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"It's a great day for hockey!"
St. Louis, MO • United States • 39 Years Old • Male
I wouldn't normally post a blog like this but given the recent Bryce Salvador article at the players tribune website, remembering the suicides of Wade Belak and Rick Rypien, drug overdoses like Derek Boogard and the addiction problems of Theo Fleury, I wanted to share the following article. I have kept the original author anonymous as requested and changed some of the identifying information.

"I want to express my appreciation for everyone here at this mental facility. As a young adult, I went to my first NHL game. I can still remember sitting in the upper bowl watching and originally thinking it was nothing more than a bunch of grown men beating each other up. Then I noticed their skating, how they moved with such grace and beauty while managing to carry this little piece of vulcanized rubber down the ice. I noticed how they persevered while getting hit or hitting someone else while still staying upright on two thin metal blades with their heads on a swivel, looking for the next pass or that tiny window of opportunity to score. I was in complete awe of their work ethic, determination, dedication, and willingness to sacrifice for the good of the team. It isn't until actually experience something first hand that you discover the true beauty in it.

Our facility is my home ice rink. Just as every skater on a hockey team plays a vital role in contributing to the team's success, whether scoring a goal or saving a goal, every staff member here at the mental facility plays a vital role in changing someone's life or helping to prevent a life from ending. Our leadership team serves as our coaches and owners. They make tough choices based on what is best for the team. The surveyors, similar to referees and linesmen, make decisions that we don't always like or agree with, but their goal is to keep things in check and prevent the game from getting out of hand. The staff are our skaters. They play both ends of the ice and fight to make a difference while protecting everyone around them. The patients are our fans. We work for them to make their lives better.

The analogies between mental health and hockey extend further. Hockey, when compared to other sports, has the lowest salaries of the four major sports (yes I know there is irony in that statement given that they still make millions of dollars, yet their millions are lower than the other major sports) yet the Stanley Cup Championship is the hardest of the championships to win and requires the most sacrifice. The players often have to play multiple positions on the very same shift. I've even seen defensemen step in and play goal when the goalie gets caught out of position. The players take physical punishment every time they step on the ice. They don't sit out because they have a broken finger or took a stick to the face. They get a shot of cortisone or stitched up and go right back for more. Rich Peverly wanted to go back in after having a heart attack. Name another major sport where the players do that. The players do it because they love what they do and love their teammates. Does any of this sound familiar?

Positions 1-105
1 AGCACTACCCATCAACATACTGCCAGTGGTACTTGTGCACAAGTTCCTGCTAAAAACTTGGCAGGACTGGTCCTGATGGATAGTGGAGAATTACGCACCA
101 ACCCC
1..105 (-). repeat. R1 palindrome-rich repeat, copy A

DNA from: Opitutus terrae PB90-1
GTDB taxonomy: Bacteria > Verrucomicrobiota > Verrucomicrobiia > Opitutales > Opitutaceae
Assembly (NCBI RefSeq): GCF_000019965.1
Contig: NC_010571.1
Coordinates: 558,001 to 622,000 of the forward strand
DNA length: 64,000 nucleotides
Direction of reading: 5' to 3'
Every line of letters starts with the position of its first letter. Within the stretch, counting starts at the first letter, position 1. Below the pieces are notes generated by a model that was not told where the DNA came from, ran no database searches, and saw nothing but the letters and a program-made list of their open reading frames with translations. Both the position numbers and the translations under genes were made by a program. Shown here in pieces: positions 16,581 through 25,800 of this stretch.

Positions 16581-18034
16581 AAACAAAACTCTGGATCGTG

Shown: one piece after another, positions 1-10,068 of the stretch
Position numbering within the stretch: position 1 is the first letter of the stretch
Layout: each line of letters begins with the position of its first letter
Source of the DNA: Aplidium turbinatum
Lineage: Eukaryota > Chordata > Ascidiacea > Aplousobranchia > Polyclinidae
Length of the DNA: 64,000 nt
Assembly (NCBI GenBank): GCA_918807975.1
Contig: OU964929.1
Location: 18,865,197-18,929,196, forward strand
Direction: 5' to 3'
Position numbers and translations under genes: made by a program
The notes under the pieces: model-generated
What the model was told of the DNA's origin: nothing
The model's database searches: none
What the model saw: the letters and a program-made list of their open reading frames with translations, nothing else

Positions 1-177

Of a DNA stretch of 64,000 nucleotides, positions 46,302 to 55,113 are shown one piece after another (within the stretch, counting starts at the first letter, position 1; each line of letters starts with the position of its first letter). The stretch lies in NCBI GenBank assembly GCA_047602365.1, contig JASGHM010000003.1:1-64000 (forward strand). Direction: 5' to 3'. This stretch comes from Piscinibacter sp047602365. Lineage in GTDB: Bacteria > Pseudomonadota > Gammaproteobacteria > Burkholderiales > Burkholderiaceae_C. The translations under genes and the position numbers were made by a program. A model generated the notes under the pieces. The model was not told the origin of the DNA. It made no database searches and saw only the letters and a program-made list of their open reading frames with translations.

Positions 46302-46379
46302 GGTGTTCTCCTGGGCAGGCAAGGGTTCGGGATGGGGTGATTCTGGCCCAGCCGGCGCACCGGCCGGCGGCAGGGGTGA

Mental health workers are probably the lowest paid workers in the medical field, yet they work in some of the toughest environments and with some of the most difficult patients. It is a specialized field and takes a great deal of patience, hard work and mental as well as physical energy to perform well day in and day out.

The staff here are my hockey team. I am grateful to have you as teammates and proud to stand with you and fight along side of you. We all take a beating, yet we all keep coming back for more because we want to make the lives of those we work with better in some way. Every staff member that steps onto the unit, regardless of position, plays a vital role in changing someone's life. My respect for what everyone does day in and day out grows daily. Thank you all for your contribution in making our team successful."

I, for one, concur with the author of this poignant message. I hope everyone in the mental health and addiction fields know how much their fight to improve the lives of others is appreciated. May they all help their clients win their own version of the Stanley Cup.

Dennis Lemieux
It's a great day for hockey
Filed Under:   concussion   mental health   suicide  
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